Finally! I’ve graduated from the University of Central Missouri with a Master of Arts degree in Piano Pedagogy. It’s got me thinking–what’s next? The plan, of course, is to run my own private piano studio. I’ve been working with piano students through private instruction throughout my past six years in my college town, and am now moving back to my hometown where everything is in motion for setting up shop. Along with running a studio, I intend to publish regular blog posts about pedagogy and my experiences in teaching.
First up…the benefits of obtaining a degree in music and reasons to seek out a teacher with advanced education.
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I remember throughout my childhood consistently telling adults that I wanted to be a teacher when I “grew up.” Until my last few years of high school, I never intended to teach music or piano. During my junior year of high school, however, I received the opportunity to start working with a couple of beginner students–a friend of my parents wanted me to work with her son, my little brother wanted to learn the basics, and a student of my piano teacher wanted some extra help. Suddenly, I had three students and I was responsible for their musical education. Instead of being intimidated or nervous, I was excited and exhilarated.
Over the following year, I worked with these students, even adding on two more, and suddenly I was able to pay for car insurance, gas, and social events without working at a fast food joint or ask my parents for money. (Note-There’s nothing wrong with either of those options! I just enjoyed having a different possibility for income.) While I had toyed with the idea of teaching piano as a profession and pursuing it in college, I had never been completely confident that it would be possible to make a living doing so. Fortunately, I now had enough of an experience with the gig that I was willing to dive into the field. (Naïve? Maybe at the time. Luckily, it worked out for me.)
Fast forward several years and I was graduating with my second degree, running a piano studio of twenty students, gained a waiting list of perspective clients/students, and was now turning my gaze towards the future. I was considered successful for the size and quality of my student roster in this small Midwestern town, and the education/involvement in my university played a huge role in that. Throughout my six years at UCM, I had worked with incredibly smart and motivating pedagogues, been inspired by hard working students and colleagues, and seen doors open towards opportunities that I doubt would have been possible without the networking which occurred at my school.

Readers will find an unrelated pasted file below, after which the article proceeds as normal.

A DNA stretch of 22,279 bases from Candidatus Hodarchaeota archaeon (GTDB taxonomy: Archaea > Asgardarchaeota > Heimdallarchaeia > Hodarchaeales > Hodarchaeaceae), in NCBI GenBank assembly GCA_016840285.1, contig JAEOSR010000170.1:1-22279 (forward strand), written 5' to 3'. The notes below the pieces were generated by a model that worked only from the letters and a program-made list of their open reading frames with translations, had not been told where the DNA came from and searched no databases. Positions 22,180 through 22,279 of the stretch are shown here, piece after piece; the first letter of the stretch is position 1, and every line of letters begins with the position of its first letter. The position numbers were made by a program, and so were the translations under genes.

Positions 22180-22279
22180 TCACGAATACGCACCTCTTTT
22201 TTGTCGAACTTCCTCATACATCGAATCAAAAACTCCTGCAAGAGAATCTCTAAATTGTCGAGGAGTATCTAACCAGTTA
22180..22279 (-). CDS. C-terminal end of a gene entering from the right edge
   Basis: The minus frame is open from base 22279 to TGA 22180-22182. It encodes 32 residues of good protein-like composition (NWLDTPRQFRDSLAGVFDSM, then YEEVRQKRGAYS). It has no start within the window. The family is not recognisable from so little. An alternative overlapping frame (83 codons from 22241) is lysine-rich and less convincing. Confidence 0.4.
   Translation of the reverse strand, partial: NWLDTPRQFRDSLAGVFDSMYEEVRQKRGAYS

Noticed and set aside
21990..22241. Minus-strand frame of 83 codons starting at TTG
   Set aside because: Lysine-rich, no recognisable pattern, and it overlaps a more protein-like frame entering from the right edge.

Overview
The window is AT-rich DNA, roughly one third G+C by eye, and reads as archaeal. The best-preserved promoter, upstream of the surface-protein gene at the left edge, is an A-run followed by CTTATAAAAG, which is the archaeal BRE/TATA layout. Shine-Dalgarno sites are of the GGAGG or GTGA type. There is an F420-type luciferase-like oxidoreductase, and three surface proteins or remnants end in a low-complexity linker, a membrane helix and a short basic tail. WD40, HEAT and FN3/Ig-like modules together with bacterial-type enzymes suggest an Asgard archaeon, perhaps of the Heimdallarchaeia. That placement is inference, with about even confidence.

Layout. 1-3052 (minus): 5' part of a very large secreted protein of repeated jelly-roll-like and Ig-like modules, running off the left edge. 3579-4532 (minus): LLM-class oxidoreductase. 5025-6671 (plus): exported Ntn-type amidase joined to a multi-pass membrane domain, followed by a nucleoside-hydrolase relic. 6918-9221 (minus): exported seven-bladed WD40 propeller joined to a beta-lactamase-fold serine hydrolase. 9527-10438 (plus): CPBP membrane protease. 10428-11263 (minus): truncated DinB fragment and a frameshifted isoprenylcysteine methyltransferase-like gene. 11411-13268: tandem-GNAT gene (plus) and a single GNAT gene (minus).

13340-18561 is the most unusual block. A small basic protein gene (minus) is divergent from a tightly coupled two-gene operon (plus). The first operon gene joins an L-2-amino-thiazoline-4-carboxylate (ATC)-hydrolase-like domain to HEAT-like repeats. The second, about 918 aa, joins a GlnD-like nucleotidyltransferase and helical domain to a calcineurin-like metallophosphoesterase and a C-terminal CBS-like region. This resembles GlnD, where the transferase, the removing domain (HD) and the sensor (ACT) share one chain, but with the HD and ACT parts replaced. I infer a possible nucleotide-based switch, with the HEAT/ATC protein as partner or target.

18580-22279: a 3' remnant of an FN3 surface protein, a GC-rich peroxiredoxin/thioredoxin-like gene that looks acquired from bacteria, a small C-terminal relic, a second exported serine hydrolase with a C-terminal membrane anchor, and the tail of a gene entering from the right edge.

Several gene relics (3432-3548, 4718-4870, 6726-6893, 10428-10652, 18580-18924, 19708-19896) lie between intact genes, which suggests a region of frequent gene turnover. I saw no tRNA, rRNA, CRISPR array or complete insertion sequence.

My advanced degrees allowed me to gain access to much more than classes about teaching and music. They allowed me to grow as a musician and teacher while maintaining access to the guidance of professionals with years of experience and success. They allowed me to meet people in my field who are world-renowned for what they do. They allowed me to develop my own teaching style, giving me the chance to experience trial-and-error and have careful observations of others. My time obtaining advanced degrees gave me the chance to both separate and combine learning and working so that I could best develop my skills as a pianist and instructor.
So…do you need a degree (or degrees) to teach piano? Obviously, the answer is no. Some great instructors with whom I’ve worked don’t have advanced degrees. However, many teachers with credentials from universities offer resources that cannot be found elsewhere. The number of brains I can pick for assistance with a teaching problem has exponentially grown as a direct result of my time attending a university. I’ve studied under a multitude of professors and have learned the importance of adapting to a student’s needs, as well as knowing and accepting my own limits. I understand the process of teaching and how students work on more than just an experience-based level, and fully believe this is a result of my time studying at UCM.
When searching for a teacher, know that those letters after a name and the degree hanging on the studio wall are not essential. They are, however, the result of a lot of hard work and will often have a huge, positive impact on the student’s experience in studying the instrument.